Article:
Cains faces wind-up threat over Customs disputeJul 26 2008
by Alistair Houghton, Liverpool Daily Post
LIVERPOOL brewer Cains is facing the threat of a winding-up order over a dispute with HM Revenue and Customs.
Customs officials have filed a petition at the High Court to have the company wound up over an unpaid debt.
However the Daily Post understands that negotiations between the company and HMRC are at an advanced stage and that a conditional agreement has been reached for the debt to be settled, meaning the legal action will be halted.
The company is unable to comment on the situation due to the rules of the Alternative Investment Market, on which it is listed, as it is set to issue half-year results on Monday.
The dispute with HMRC does not impact on the company’s financial position and it continues to trade normally.
The issue is believed to relate to a late payment following a dispute over a Customs bill.
The winding-up petition was published in the London Gazette, the official newspaper for regulatory information about companies.
The court case was set to be heard on August 12.
A spokesman for Cains said: “The company will be making a formal announcement in due course and are unable to comment until that formal announcement has been made.”
A HMRC spokesman said it would not comment on an individual case.
But HMRC’s website says it will start the legal process immediately if a company does not within seven days either pay its debt or contact it about settling the debt.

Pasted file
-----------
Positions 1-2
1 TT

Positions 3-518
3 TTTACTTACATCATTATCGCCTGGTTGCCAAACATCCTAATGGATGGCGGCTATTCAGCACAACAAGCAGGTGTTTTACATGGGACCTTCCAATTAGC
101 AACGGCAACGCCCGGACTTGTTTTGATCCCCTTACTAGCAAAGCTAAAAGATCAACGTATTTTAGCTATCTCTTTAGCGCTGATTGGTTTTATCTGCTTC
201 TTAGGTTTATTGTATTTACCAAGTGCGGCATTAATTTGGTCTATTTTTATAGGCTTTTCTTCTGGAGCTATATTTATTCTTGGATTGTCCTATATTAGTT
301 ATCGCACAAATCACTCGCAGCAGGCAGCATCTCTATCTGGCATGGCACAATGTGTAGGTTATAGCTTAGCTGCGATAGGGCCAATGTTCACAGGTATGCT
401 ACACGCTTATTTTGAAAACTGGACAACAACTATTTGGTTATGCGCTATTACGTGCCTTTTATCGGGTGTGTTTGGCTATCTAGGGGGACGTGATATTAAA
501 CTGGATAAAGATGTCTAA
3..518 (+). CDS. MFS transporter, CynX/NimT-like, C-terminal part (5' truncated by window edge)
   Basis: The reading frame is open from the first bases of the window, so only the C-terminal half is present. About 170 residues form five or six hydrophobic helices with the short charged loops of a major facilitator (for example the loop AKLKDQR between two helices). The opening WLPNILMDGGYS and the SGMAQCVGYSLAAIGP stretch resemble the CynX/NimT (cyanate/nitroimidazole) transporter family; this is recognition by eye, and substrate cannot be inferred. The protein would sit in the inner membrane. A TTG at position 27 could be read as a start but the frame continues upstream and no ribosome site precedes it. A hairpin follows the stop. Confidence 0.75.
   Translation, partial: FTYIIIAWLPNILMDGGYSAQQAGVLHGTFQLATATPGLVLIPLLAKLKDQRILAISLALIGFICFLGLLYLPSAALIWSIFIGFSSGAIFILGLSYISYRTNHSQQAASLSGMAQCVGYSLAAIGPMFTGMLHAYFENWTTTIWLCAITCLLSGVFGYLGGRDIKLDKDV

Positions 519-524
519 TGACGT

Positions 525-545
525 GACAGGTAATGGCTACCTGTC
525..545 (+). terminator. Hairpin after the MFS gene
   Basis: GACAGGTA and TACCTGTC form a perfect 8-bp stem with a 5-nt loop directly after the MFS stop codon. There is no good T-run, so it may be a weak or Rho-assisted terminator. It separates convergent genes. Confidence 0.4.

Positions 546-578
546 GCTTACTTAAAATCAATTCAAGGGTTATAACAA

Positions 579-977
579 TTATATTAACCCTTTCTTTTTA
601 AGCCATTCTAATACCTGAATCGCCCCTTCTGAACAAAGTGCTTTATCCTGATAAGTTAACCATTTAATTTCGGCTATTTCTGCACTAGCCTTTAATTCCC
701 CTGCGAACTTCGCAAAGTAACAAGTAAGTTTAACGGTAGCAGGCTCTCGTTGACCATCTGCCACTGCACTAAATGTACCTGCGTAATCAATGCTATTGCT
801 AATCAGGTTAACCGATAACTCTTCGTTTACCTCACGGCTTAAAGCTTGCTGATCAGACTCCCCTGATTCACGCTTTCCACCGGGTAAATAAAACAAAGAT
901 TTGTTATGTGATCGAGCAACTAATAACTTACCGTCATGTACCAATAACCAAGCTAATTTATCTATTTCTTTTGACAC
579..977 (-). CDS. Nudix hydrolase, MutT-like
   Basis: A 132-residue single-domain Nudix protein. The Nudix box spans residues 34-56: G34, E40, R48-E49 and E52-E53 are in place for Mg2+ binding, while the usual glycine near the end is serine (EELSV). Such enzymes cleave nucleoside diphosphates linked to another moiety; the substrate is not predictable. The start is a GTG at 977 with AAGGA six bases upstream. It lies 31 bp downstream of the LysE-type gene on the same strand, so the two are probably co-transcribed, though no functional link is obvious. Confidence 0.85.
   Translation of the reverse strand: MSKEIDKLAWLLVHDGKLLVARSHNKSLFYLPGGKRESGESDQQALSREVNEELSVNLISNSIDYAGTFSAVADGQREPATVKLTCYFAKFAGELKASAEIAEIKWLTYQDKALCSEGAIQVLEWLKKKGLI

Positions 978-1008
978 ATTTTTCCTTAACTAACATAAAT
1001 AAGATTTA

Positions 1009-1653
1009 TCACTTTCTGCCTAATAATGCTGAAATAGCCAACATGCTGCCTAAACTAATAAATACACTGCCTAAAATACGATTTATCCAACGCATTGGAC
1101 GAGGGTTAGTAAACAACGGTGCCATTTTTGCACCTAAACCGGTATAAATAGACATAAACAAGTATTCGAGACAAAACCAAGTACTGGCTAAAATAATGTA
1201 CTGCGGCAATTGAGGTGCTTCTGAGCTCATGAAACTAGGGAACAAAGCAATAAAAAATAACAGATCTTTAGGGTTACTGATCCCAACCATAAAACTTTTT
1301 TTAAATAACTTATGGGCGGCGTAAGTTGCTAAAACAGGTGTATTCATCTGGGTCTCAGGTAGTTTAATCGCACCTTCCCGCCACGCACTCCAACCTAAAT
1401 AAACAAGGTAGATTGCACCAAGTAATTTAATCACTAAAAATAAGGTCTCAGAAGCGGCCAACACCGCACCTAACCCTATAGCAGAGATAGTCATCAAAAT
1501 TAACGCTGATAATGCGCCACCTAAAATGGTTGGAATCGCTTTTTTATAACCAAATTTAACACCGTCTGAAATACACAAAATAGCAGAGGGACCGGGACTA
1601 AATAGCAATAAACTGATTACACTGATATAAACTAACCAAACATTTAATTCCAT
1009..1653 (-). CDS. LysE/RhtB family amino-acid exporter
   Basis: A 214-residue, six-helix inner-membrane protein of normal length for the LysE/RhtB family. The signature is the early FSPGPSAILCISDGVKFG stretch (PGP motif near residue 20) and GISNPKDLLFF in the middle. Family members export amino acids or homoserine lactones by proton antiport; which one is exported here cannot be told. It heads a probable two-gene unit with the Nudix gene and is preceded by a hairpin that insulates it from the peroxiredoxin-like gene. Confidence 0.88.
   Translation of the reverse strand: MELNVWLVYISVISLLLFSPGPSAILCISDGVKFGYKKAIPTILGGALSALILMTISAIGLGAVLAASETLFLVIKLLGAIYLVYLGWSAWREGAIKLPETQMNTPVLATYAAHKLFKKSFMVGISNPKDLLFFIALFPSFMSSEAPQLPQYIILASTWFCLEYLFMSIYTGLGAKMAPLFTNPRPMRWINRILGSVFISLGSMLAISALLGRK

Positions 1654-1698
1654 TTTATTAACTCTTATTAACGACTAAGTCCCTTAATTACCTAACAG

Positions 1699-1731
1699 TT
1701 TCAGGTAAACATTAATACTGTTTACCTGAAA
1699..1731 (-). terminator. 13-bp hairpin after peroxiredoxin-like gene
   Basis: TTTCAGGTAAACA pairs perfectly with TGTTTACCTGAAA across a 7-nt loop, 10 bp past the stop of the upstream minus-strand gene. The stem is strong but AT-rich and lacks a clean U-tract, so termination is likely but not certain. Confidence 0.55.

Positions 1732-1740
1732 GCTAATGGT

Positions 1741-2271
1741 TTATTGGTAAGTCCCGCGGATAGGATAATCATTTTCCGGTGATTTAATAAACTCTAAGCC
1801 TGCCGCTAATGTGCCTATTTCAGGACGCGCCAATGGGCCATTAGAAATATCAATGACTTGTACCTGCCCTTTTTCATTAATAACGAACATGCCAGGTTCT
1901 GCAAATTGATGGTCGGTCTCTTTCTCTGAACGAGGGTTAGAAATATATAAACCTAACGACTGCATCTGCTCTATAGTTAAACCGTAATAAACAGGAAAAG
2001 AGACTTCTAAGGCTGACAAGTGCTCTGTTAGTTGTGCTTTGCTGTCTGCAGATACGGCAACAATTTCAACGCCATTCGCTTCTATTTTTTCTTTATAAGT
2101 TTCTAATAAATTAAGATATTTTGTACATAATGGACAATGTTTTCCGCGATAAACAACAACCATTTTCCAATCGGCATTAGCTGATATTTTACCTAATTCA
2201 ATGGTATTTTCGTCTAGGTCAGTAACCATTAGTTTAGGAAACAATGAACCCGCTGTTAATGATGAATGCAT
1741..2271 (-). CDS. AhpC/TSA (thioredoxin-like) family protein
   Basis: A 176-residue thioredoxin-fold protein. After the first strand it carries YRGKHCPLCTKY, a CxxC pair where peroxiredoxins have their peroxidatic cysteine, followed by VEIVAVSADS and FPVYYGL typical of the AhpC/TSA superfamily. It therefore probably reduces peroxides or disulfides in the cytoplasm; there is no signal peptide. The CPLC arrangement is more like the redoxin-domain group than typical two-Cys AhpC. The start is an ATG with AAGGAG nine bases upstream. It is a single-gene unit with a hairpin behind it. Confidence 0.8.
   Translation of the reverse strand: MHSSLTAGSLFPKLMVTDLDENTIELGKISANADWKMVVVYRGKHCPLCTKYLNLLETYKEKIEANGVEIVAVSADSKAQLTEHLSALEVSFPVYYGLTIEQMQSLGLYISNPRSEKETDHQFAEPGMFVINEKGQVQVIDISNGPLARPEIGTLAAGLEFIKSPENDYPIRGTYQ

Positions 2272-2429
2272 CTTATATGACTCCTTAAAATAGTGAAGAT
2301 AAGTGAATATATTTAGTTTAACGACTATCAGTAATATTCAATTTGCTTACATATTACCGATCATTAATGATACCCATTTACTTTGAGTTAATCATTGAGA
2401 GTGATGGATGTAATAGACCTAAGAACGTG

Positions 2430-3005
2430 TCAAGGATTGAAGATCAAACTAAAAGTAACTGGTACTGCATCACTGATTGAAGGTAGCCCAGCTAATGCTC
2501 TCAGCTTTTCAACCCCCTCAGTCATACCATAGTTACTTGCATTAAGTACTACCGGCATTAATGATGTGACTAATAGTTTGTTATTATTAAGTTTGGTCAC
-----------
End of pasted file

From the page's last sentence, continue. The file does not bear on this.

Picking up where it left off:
Cains diversified from its core brewing business last year to acquire a pub chain. Since then pubs in general have faced a challenging climate, thanks to a combination of the smoking ban, the credit crunch and the impact of two poor summers that have seen drinkers stay at home.
In Cains' last set of results, published in April and covering the 14 months to October 28, 2007, the company reported a loss of £2.8m and said times ahead would be tough.
In a trading statement issued at Cains’ AGM on May 23, the company said trading in the first half of the year had been “challenging” and that it remained cautious about the outlook for 2008. However, the company said it was pleased with its progress.
Cains was originally founded in Liverpool in the 1850s and was for many years known as Higsons. In 2002 it was bought by brothers Ajmail and Sudarghara Dusanj, who pledged to transform its fortunes.
Last year the company listed on the stock market after its reverse takeover of pub company Honeycombe Leisure. It now runs 109 pubs and employs almost 500 people.
As well as its own ales, including its own award-winning Liverpool Lager and Formidable Ale, it brews beers for supermarkets and other beer brands. It is a major sponsor of the Capital of Culture celebrations.